These documents may perhaps be regarded as an official statement of the opinion that now generally prevails on the issues of the economy and democracy. prosperity.4 Journal of Democracy Europe (CSCE). and that "economic freedom for the individual includes the right freely to own. the "Charter of Paris for a New Europe. Freedom and political pluralism are necessary elements in our common objective of developing market economies toward sustainable economic growth. and if so how they should be understood. exercised in democracy and protected by the rule of law. and Democracy" on 3 April 1992 in Washington. buy." In addition. expanding employment. "recognizing the relationship between political pluralism and market economies. Socialism. for example. and respect for human rights. for example. . forms the necessary basis for successful economic and social development . raises the question of whether these terms still retain any clear meaning today." Similarly. sell. affirmed not only the principles of democracy but the following propositions on the link between politics and economics: "The free will of the individual. and otherwise utilize property. nowhere do they explicitly mention either capitalism or socialism. in turn. we were able to convene an international conference on "Capitalism. . D. . be regarded as capitalist." in which the leaders of the CSCE countries on 21 November 1990 officially proclaimed the end of the Cold War.. But there are also grounds on which these conclusions might be challenged. This. the Bonn Conference on Economic Cooperation in Europe affirmed that "democratic institutions and economic freedom foster economic and social progress". and Canada." the CSCE member states endorsed not only multiparty democracy. This special issue of the Journal of Democracy is designed to address the full range of questions involved in assessing the relationship between democracy and alternative economic systems. the rule of law. speak of "social justice" as well as "economic freedom. the United States. or something in between? Obviously." The developments and proclamations recounted above might be taken as evidence that capitalism has triumphed over socialism and that there is an essential connection between capitalism and democracy. that "the performance of marketbased economies relies primarily on the freedom of individual enterprise". and to commission six papers and six commentaries . Should Scandinavia's welfare states. the way in which these terms are defined will profoundly affect how one views the degree of linkage or compatibility that exists between either capitalism or socialism and democracy. but also "free and competitive market economies where prices are based on supply and demand." Moreover. and efficient use of economic resources. socialist. The CSCE documents themselves. On 11 April 1990.C. whose membership embraced the Soviet Union and its former East European satellites as well as the countries of Western Europe. social justice. Thanks to a grant from The Pew Charitable Trusts.

we also asked that they address themselves to as many as possible of the following specific questions: 9 Does political democracy require economy? or depend upon a market 9 Does political democracy require private property? If so. and Democracy 5 from some of the world's leading authorities on this subject. how extensive must the sphere of private property be? 9 Does political democracy require limitations on the size of the state or on its role in the economy? If so. is this an inherent necessity or might it be overcome with future economic and social progress? 9 If you believe that new kinds of economic systems will emerge in the future. but also told that he should feel free to take issue with the way in which we had posed the problem. Socialism.Capitalism. and if so what are its distinguishing characteristics? 9 Are the terms capitalism and socialism still appropriate and useful in discussing the economic requisites of democracy? 9 If you believe that democracy requires certain economic arrangements. While allowing each of them full freedom to determine the focus of his own essay. The essays that appear in this issue are revised and expanded versions of the presentations made at the conference. Each of the six principal authors was asked to contribute an essay setting forth his own view of the relationship between democracy and various economic systems. We encouraged the authors to refer to Schumpeter's original text if they found it pertinent. but did not insist that they do so. what is the nature of these limitations? 9 How would you define the relationship between democracy and capitalism (as you would define that term)? What specific aspects of capitalism are especially conducive or detrimental to democracy? 9 How would you define the relationship between democracy and socialism (as you would define that term)? What specific aspects of socialism are especially conducive or detrimental to democracy? 9 Is there a viable "third way" between (or apart from) capitalism and socialism. to what extent are these likely to be conducive to or compatible with democracy? . Each was sent a statement very similar to that which appears above.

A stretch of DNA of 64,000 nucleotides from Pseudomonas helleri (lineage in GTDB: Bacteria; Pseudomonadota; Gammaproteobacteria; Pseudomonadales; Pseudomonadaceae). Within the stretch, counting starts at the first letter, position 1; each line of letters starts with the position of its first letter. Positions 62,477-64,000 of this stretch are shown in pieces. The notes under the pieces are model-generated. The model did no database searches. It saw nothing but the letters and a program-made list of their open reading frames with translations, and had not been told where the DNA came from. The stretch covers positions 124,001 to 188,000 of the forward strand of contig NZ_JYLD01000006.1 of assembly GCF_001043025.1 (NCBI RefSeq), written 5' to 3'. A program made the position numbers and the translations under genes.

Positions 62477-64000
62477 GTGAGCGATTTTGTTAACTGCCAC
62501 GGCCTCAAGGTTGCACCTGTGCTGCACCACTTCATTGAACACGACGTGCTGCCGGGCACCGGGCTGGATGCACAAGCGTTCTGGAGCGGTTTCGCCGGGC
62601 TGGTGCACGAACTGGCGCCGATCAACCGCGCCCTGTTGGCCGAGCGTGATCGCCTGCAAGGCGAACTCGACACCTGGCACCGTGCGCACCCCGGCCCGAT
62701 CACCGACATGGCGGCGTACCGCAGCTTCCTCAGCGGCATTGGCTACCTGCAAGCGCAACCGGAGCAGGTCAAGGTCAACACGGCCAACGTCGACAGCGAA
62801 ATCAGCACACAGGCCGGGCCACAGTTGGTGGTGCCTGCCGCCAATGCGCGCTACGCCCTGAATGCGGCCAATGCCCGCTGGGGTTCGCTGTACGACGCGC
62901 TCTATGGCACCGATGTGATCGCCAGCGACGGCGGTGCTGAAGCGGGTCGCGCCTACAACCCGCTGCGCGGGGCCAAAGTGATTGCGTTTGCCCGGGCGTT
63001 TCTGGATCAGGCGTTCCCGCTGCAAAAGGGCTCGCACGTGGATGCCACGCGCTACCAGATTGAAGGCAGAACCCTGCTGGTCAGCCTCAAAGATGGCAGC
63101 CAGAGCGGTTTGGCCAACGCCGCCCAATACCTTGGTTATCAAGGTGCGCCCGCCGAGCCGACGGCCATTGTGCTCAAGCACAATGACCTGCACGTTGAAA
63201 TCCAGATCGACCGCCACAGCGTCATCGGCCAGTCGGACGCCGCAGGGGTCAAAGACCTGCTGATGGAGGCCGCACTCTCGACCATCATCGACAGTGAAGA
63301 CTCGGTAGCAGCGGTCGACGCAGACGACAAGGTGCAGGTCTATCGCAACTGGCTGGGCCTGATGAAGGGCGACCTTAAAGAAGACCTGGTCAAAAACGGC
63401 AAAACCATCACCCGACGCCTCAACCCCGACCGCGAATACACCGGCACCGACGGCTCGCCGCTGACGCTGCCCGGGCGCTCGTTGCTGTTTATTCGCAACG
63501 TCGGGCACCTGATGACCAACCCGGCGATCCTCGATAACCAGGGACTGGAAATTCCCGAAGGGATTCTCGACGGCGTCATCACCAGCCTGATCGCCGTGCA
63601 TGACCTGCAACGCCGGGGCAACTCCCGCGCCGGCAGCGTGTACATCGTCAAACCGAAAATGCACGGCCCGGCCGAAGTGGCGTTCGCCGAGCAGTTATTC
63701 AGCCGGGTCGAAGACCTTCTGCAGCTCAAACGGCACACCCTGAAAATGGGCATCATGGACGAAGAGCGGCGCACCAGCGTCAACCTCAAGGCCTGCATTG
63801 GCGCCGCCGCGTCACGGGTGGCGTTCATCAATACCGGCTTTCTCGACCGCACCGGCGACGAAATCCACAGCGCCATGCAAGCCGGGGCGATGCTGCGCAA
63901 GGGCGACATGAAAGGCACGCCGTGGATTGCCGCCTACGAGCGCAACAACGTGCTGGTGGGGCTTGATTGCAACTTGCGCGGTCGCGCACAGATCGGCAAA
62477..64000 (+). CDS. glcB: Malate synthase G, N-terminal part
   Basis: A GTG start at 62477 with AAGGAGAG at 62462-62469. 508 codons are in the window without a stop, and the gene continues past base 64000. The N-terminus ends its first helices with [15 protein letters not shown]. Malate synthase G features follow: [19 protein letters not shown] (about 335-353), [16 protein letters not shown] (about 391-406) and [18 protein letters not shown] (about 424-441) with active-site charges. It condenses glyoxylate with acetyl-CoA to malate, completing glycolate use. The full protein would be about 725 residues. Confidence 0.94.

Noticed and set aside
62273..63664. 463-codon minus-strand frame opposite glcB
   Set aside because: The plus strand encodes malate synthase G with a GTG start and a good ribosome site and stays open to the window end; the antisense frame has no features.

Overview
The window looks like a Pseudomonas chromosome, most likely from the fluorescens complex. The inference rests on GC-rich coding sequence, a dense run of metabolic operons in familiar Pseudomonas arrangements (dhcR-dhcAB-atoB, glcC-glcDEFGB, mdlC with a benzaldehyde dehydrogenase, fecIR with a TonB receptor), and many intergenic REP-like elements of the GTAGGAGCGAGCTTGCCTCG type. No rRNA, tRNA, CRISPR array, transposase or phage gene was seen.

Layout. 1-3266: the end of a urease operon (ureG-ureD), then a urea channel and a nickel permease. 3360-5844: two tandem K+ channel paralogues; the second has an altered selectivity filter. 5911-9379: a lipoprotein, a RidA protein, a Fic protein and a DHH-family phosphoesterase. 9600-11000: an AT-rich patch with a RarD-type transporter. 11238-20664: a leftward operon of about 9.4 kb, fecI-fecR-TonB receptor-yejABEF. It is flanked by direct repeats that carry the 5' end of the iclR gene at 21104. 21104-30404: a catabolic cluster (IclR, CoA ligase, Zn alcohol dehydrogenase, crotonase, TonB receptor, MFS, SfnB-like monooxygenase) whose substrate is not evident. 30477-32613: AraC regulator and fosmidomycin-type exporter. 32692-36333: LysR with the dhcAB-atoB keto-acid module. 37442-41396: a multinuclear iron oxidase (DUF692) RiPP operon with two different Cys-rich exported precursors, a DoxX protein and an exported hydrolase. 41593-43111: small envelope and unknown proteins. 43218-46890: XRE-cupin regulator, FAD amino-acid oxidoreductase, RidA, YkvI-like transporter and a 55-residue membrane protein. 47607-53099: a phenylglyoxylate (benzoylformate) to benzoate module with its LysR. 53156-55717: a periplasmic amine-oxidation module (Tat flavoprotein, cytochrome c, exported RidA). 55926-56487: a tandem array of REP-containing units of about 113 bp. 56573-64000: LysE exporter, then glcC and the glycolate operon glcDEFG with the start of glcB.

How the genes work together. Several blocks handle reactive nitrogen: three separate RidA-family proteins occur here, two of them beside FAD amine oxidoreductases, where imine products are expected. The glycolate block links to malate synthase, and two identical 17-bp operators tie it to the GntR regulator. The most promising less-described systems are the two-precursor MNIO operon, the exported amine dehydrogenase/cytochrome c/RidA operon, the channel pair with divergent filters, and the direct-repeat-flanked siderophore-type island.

Yet taken together. All our contributors. has a role to play in the economy. sociology. as well as Western Europe and the United States. each featuring two principal paper givers and two commentators. Eastern Europe." but others may find that the degree of ideological passion evident in many of these essays belies that conclusion. At the same time. there is clearly very little consensus on the means of achieving it.T h e Editors . to a greater or lesser degree. This may incline some readers to agree with Kyung-won Kim that "striking the right equilibrium has become an essentially technical exercise. Even those authors who are most sympathetic to socialism endorse a role for the market and stress the value of an independent civil society. seem to accept the notion of the mixed economy. socialism. were encouraged to put forward their own views as well as their comments on the longer papers presented at their respective sessions. and philosophy. and several among them have also played important roles in the public affairs of their own countries. who were asked to write briefer essays. This diversity is fully reflected in the very different approaches and viewpoints that inform these essays. they offer a revealing picture of the state of contemporary thought regarding capitalism. Our 12 authors hail from Asia. It is fair to say that virtually all the essays show the impact of what Francisco Weffort calls the political "earthquake" of the events of 1989-91. and democracy.6 Journal of Democracy The order in which the essays are presented here reflects the structure of the conference. Their academic disciplines include political science. we sought to achieve wide diversity both in geographical and professional backgrounds and in political viewpoints. In selecting the participants for this symposium. Africa. They occupy a wide range of positions on a political spectrum stretching from champions of capitalism to democratic socialists. and South America.. The latter. Yet even the unabashedly procapitalist authors in this issue tend to acknowledge that the state. Though there may be a remarkably broad consensus on the goal of stable and prosperous democracy. then. . One critical point on which there is a great deal both of passionate disagreement and intellectual uncertainty is the relationship between democracy and economic growth in developing countries. economics. which was divided into three sessions. they are highly critical of free-market enthusiasts (termed neoconservatives by Weffort and neoliberals by Adam Przeworski) who see unleashing the market as the key to solving all economic and political problems. though they differ greatly regarding the appropriate mixture between state and market.